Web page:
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Since the dawn of the sound era, an estimated 25,000 feature-length films have been produced—and that’s in the English language alone. When, in the early 1960s, an international group of film critics were polled as to their “number-one film of all time,” Citizen Kane was in first position. The repetition of this poll in the early 1970s and once again in 1982 produced the same result: Citizen Kane was a solid first each time. Even more important than the opinion of critics is the opinion of audiences. They too, decade after decade, have ranked Citizen Kane as their favorite film. For what truly sets Kane apart from every other film commonly called a “masterpiece” is that it’s also an enormous amount of fun.
If one thinks about it, the very idea that there could be unanimity of opinion on such a subject as “the best movie ever made” is absurd. Not only have different generations viewed movies differently, but groups within each filmgoing generation seek different things. Some search for an aesthetic experience; others look for social relevance; still others rank storytelling as the ultimate purpose of a film; and yet another group believes insight into human psychology is the special province of film. Citizen Kane’s accomplishment is, simply, that it achieves greatness whatever one’s perspective may be.
Despite the fact that Citizen Kane can’t truly be called “art”—or perhaps because of it—its greatness is undeniable. While some critics have gone so far as to call Kane kitsch, such people tend to regard estrangement from popular entertainment as proof of worth. In stylistic terms, the film is an amalgam of many forms of popular entertainment—the historic radio plays, the breakneck pace of vaudeville comedy, the cheap emotions of pulp fiction, the phony drama of the newsreel, the cartoon-like, larger-than-life quality of the characters. It is these “popular” qualities which underlie the film’s extraordinary claims on our attention.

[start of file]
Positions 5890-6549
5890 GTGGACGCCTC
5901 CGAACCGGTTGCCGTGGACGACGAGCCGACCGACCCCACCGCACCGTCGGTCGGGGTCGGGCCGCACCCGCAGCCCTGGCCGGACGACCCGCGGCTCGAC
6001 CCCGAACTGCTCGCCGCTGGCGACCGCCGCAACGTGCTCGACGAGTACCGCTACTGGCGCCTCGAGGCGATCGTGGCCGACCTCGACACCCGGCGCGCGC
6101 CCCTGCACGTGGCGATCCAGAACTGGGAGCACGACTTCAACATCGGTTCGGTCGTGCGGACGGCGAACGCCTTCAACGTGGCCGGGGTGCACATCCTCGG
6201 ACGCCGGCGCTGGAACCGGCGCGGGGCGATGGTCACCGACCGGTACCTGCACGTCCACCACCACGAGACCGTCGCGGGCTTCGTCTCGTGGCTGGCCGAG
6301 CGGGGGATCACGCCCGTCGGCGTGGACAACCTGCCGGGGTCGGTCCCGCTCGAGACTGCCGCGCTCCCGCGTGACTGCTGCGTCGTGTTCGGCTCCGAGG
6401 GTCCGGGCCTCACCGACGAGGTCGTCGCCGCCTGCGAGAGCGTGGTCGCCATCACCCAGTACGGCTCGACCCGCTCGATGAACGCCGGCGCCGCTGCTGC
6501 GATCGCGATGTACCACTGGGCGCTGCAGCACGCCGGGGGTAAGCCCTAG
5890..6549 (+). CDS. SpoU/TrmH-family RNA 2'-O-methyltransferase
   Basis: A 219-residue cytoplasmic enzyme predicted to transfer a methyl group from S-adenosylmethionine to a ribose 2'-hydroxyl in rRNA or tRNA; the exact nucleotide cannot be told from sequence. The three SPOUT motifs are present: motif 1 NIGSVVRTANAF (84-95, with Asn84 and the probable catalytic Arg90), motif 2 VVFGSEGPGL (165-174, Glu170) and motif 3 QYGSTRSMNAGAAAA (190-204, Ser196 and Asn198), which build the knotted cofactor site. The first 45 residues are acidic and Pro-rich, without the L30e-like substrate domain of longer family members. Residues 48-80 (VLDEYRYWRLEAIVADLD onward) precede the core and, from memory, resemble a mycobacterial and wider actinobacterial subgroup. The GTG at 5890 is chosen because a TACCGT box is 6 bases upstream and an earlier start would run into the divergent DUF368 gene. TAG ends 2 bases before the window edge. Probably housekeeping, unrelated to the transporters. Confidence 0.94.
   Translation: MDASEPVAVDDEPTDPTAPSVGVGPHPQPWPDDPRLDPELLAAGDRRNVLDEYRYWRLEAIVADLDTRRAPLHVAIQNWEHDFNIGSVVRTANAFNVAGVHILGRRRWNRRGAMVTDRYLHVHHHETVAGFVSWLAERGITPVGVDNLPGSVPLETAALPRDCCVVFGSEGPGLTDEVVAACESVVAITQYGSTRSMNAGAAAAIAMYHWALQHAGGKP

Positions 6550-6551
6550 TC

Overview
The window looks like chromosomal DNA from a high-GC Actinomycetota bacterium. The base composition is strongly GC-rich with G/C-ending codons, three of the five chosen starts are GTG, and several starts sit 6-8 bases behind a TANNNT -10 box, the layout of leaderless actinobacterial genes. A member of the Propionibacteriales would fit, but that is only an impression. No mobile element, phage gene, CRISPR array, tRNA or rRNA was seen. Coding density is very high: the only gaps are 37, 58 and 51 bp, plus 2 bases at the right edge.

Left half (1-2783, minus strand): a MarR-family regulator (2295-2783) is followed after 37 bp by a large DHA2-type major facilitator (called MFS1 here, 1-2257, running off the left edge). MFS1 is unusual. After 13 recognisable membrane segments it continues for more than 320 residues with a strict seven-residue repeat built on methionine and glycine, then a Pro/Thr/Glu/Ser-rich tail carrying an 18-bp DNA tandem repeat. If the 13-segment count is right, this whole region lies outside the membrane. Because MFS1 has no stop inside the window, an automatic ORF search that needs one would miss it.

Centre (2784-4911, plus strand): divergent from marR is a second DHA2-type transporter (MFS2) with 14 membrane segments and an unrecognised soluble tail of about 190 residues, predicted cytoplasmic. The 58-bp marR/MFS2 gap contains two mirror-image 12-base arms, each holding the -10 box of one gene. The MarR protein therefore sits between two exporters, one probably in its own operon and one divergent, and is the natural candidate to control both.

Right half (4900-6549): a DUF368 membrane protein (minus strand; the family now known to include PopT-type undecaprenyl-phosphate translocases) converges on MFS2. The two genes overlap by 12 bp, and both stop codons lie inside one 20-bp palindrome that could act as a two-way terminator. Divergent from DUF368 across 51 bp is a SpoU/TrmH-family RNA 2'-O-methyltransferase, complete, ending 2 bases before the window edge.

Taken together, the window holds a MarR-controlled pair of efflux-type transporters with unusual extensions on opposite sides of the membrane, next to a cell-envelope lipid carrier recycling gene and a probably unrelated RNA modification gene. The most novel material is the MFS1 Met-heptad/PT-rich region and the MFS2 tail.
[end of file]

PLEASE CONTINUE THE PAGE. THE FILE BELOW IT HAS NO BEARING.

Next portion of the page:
While numerous individual elements of the film are truly artistic—cinematographer Gregg Toland’s deep-focus camera work leaps to mind—those elements are subservient to what was presumably Welles’ original purpose, and certainly his ultimate effect: to grab the audience from the very first frame and take it on a breathless rollercoaster ride through early twentieth-century America, leaving it at the end of the trip exhilarated and spent, but begging for more.
As for the social relevance of Citizen Kane, it—like the film’s art—is there when needed but always subjugated to the film as grand entertainment. At the time of Kane’s release, social commentators (particularly on the Left) felt the film failed to inveigh sufficiently against the abuse of wealth and power by such as Kane/Hearst. Instead, it tells the audience what it already believes: money doesn’t buy happiness. While the absence of a desire to transform human consciousness may bother some, for most of us Kane-as-Daddy Warbucks, lonely despite vast riches, is a far more engaging character than the malefactor of great wealth some would have him be.
It is in the telling of the story of Charles Foster Kane that the film transcends the limitations of popular entertainment and achieves greatness. That it does it through the devices of popular entertainment is irrelevant. From the first moment when the camera conspiratorially draws the viewer behind the giant iron gate with its “No Trespassing” sign, to the final moment when the sled is consumed by flames, every aspect of cinematographic art—photography, music, set design, editing, costuming, special effects—is assembled with a unifying vision into an endlessly fascinating portrait of a not-all-that-fascinating man.
The New York opening of Citizen Kane was at Broadway’s RKO Palace, newly converted from a vaudeville house, on May 1, 1941. While from the beginning the film’s extraordinary quality was recognized, it was not what today would be called a blockbuster. Its initial release earned RKO most, but not all, of its total cost—as Hearst-inspired fears of booking on the part of many exhibitors probably contributed to its failure to earn a profit. However, beginning in the 1950s, a series of releases brought the picture to the attention of a new generation of filmgoers. Most of them saw the film in grainy 16 mm prints in “art” houses. Despite all of the attention the film has subsequently received, few viewers have, according to Welles himself, seen the film as he intended it to be seen.
It is with a great sense of privilege that we present this Criterion edition, which we believe is as exact as possible a recreation of Welles’ masterpiece. This videodisc was derived from a fine grain master positive provided by the UCLA Film and Television Archives. Every possible form of electronic enhancement techniques has been used to make this videodisc the closest approximation of the experience Welles intended to give the viewer. Citizen Kane deserves nothing less.